My aunt got up and left, but my dad politely asked Bob to let it go with the drama and philosophy.

But I was interested, and asked Bob what he was getting at.

He said he’d leave it to us kids to figure out why religion benefited from framing love with fear.

When it came to Christmas presents, Bob went all out. One year he gave my aunt (she seemed to be his favorite target for pranks and jabs) a shoebox full of sticks. She yelled to his face that he was calling her a witch, and that Christmas became packed with special memories.

One year he gave my dad a bundle of about a dozen old phone books, to which my dad, ever the gentleman, told Bob how glad he was to have phone numbers for Bird City, Kansas, a place he’d always wanted to go.

For us kids, Bob gave us these strange, Chinese candies, made of stale chocolate-covered prunes, and one year I got a broken plastic toy gun and my brother got a bow and arrow set with four broken arrows. One year he gave me a short story about a man who became lost in a city and never found his way out. I remember the last line of the story was, “Just because you want to get at what’s at the bottom of the abyss, doesn’t mean the abyss has a bottom.” A message seemed always to be lurking Bob’s peculiar madness. I actually looked forward to seeing him.

But then, one year he went too far with the creepy Christmas presents. He gave my mom four mousetraps containing four trapped rubber rats. After that, my mom decided to take action. She had a black belt in retribution when she needed it, and enlisted the whole family to come up with a plan to give Uncle Bob a dose of his own medicine. We knew it had to be both clever and diabolical, not simple and pointless, such as a whoopee cushion, a rubber bat in his bed, or pickle juice in his coffee. No, the plan had to have moving parts, unexpected angles, and blindside him when he least expected it.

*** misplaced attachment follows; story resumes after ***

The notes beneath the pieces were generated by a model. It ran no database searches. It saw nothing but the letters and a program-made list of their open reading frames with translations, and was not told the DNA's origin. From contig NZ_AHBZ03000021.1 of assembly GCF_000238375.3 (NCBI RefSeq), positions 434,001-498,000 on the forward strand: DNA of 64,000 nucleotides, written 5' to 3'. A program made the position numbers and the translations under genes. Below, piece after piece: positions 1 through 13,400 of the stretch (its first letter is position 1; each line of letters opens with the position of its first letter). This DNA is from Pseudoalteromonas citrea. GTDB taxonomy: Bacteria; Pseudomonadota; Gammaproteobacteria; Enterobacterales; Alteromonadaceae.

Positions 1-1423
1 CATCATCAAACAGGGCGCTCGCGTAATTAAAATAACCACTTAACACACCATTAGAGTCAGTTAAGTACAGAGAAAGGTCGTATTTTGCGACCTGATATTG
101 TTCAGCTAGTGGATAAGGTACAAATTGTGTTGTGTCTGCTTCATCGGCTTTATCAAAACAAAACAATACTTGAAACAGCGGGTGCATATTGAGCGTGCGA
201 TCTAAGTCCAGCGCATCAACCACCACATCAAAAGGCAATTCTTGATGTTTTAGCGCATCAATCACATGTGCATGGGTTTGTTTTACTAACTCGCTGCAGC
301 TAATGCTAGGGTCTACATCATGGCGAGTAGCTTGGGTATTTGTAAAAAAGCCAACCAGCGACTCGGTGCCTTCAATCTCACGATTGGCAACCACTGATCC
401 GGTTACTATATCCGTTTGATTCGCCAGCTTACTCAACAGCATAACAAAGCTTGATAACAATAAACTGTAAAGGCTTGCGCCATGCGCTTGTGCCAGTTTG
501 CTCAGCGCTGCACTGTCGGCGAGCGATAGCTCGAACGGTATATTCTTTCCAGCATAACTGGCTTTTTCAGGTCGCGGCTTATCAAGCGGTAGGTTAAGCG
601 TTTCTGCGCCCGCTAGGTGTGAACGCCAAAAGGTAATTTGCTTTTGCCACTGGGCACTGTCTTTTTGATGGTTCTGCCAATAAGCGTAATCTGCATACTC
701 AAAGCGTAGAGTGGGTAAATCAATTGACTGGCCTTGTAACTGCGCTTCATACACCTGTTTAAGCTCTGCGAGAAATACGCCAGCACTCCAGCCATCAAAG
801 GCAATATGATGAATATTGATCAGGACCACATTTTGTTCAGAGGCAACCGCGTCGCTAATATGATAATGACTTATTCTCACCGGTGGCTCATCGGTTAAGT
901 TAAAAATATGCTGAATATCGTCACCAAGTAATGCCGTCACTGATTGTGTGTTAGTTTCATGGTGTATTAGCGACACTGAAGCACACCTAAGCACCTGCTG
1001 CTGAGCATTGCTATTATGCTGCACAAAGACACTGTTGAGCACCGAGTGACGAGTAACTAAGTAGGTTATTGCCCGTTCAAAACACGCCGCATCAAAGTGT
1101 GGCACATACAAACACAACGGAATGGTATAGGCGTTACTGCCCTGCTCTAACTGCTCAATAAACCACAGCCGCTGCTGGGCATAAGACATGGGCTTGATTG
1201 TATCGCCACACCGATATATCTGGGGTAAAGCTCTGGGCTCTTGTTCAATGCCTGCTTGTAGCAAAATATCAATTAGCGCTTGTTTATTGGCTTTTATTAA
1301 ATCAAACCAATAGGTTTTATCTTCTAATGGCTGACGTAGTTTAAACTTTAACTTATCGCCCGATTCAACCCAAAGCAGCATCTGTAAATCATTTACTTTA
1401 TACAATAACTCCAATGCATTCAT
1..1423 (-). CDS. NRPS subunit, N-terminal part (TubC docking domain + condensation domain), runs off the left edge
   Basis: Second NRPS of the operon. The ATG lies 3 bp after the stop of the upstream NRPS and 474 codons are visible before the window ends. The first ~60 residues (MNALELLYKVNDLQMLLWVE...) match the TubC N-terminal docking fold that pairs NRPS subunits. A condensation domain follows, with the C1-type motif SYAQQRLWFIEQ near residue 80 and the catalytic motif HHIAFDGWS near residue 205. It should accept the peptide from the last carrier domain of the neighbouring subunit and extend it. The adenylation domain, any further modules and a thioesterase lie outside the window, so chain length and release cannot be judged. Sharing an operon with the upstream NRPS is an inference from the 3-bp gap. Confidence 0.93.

Finally, we arrived at the solution.

A few days before Christmas Uncle Bob arrived with his bundle of gifts and retired to the guest room, as usual. Next day, my brother coaxed him to come to town with him to get groceries. That’s when we went to work. Our plan required time and precision. My brother knew to keep Bob in town for at least three hours, and fortunately, we had the necessary skill sets within the family to execute our plan without the help of outside labor.

On Christmas day, Bob took a chair in the corner of the living room, waiting for the gratification of seeing us react to his “presents.” We all made a point of opening his gifts first. My brother opened his to find a fine fly rod. I got a really handy tool set. Mom opened hers to find the very salt and pepper shaker set she’d been missing in her collection. “Oh, Bob, how did you ever know that this is exactly what I wanted?”

As the rest of the family opened their gifts from Bob, they chimed in, thanking him profusely for his insight and thoughtfulness.

Bob, the rascal that he was, took credit for all the fine gifts, until, that is, he started to open the gifts from us to him and found the all rotten spoofs he’d intended for us. The big long box in which my brother found a fly rod contained a gnarly aspen branch. The box from which I received a tool set contained an assortment of unremarkable rocks.

After opening a few more gifts, Bob set the others aside and smiled as he said, “OK, OK, Uncle.”

John Mattingly cultivates prose, among other things, and was most recently seen near Creede.